The Incarnation of Christ makes sense of the Gospel message and answers the ‘how’ of the Genesis plan of redemption because it is the ultimate concept of God’s love wrapped in a constant gift we get to open every single day.

Because God loved big… we have the chance to celebrate the birthing of Christ in our heart every day.

December isn’t the only time we celebrate Christ-mas… worshiping His coming into our toiling and setting us free.  Christ incarnate within our soul, rebirth by His Spirit, the third person of the Trinity present at Creation, revealed in Genesis and also in John 1, is the coming King whose entrance is a daily living testimony of grace in our lives.

His holy Word is a revolving circle of reason that relates the Truth over and over. This message of hope that is bold in God’s Word makes a trek repeatedly from the beginning story of life with His glory shroud over humanity to eternal life by the glory of  Christ’s sacrifice and resurrection.

Advent starts, friends,  with the preparation time but it ends with an anthem of glory.  Matthew 3:1-12 lead us back to the same message, always shadowing the Cross in the story.  Out of the wilderness of Judea comes the powerful message of repentance on which hangs the ornament of posterity, in a man such as John, who was set apart.   He cried out, but He pointed to another, away from himself.

You know that when you choose a holy occupation, it draws a crowd to come and stare. And when you stand speaking boldly, you never stand alone, because God always prepares us for His coming. The outspoken for God always draw eyes to the message of Truth, which is Christ and His presence strengthens our standing strong.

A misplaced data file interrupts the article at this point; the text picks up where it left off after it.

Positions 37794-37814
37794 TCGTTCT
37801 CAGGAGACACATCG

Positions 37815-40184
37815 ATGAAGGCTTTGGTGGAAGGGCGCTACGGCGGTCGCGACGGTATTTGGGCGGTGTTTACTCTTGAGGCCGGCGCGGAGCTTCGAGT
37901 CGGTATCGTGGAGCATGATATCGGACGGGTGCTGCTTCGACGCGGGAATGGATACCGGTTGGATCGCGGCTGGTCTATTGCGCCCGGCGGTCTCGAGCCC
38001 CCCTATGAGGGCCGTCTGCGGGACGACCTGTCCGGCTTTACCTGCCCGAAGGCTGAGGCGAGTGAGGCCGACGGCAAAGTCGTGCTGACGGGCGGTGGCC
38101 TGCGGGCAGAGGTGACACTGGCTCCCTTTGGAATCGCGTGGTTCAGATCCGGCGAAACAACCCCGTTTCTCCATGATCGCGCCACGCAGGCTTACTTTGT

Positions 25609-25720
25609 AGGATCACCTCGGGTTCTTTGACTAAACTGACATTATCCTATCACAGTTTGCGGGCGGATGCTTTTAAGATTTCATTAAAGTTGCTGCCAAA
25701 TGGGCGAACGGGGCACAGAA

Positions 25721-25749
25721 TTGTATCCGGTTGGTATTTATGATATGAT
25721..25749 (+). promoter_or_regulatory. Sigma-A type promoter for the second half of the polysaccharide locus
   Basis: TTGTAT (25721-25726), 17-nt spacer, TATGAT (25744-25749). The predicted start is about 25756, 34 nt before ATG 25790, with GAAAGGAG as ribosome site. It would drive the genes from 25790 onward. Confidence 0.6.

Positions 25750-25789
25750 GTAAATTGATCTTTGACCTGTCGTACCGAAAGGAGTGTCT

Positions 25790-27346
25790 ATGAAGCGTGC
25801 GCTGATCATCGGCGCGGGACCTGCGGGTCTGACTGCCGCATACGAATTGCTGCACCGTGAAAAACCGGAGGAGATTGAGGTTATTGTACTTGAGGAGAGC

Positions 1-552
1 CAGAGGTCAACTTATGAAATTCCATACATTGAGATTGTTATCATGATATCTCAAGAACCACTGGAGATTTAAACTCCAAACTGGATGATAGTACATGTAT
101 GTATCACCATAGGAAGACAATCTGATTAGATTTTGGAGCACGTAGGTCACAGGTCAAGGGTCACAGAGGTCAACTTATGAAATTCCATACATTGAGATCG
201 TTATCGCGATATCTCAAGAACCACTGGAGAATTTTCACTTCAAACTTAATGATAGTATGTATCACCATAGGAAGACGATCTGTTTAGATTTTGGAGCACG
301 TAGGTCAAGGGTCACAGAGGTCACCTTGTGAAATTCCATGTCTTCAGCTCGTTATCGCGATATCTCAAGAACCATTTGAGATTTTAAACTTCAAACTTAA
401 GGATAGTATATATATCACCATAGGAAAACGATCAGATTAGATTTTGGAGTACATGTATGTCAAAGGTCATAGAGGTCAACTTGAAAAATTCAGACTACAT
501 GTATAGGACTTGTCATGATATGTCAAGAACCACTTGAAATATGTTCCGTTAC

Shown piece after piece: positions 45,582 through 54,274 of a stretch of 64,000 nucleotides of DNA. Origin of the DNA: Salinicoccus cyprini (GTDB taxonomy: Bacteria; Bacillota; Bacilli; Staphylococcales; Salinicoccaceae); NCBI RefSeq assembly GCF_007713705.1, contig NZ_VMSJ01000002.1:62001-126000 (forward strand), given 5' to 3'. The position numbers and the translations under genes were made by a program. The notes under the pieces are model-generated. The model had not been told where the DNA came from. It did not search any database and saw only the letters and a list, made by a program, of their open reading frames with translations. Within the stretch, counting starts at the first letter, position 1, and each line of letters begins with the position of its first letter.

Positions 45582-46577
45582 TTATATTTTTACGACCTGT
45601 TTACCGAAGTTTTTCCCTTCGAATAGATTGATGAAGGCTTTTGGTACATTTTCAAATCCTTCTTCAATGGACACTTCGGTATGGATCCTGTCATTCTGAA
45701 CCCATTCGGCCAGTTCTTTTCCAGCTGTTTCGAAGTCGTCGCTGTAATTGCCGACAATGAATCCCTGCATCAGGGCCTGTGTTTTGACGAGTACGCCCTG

And friends, even John questioned what he saw. Even this one who was filled embryonic with the third person of the Godhead, a man set apart on a holy mission who lived life undistracted by the world, was astounded by the Holy True  so much that he even asked the promised heel-crusher of sin, the One born to be broken and bruised in the walking, ” Are you the One?”

We do the same when we look at the manger and wrestle with the incarnation of hope in this babe.  All the hope we strain to grasp comes to us in the questions we ask. “Are you there? Is this your will? How can this happen? What am I to do?” We are reaching out for even a sliver of the anointed straw that held the swaddled bundle of love, and advent gives us something to tuck deep in the folds of our own swaddled hearts because the incarnation of grace was a wrapping of the long ago promise kept. It is a securing of our hearts when we choose the gift  of Christ-mas every single day.

We the end-of-days dwellers, longing to see the promised again, like the faithful Abraham and  the kingly David, all waiting for the Promised  Redemption to manifest grace in our days. We carry the promise  like the manger held its precious message. Hope birthed in the infant King of Heaven, fully God yet completely man, willful chose the temporal to secure eternal making  a way for us.

Love moved the divide of the heavenly boundary to become the answer to Eve’s distress and end the separation which broke His heart. We remember  His coming with anticipated joy because His redeeming love delivered peace through His righteousness, which only bent the straw that cushioned Mercy, yet demolished death by the sandal step of love.

We celebrate His Story, the answer conceived in grace which restored what was lost in the garden.  Love… is the peace-gift we open with eternal implications today and everyday as we make advent a life journey and celebrate Christmas continual.

“And the Word (Christ) became flesh, and dwelt among us, (and we beheld His glory, the glory as of the only begotten of the Father,) full of grace and truth… And of His fullness have we all received one grace after another and spiritual blessing upon spiritual blessings and even favor upon favor and gift [heaped] upon gift.” – John 1: 14,16

Praying this journey to the stable meets your heart in abundance and may your Christmas be full of grace.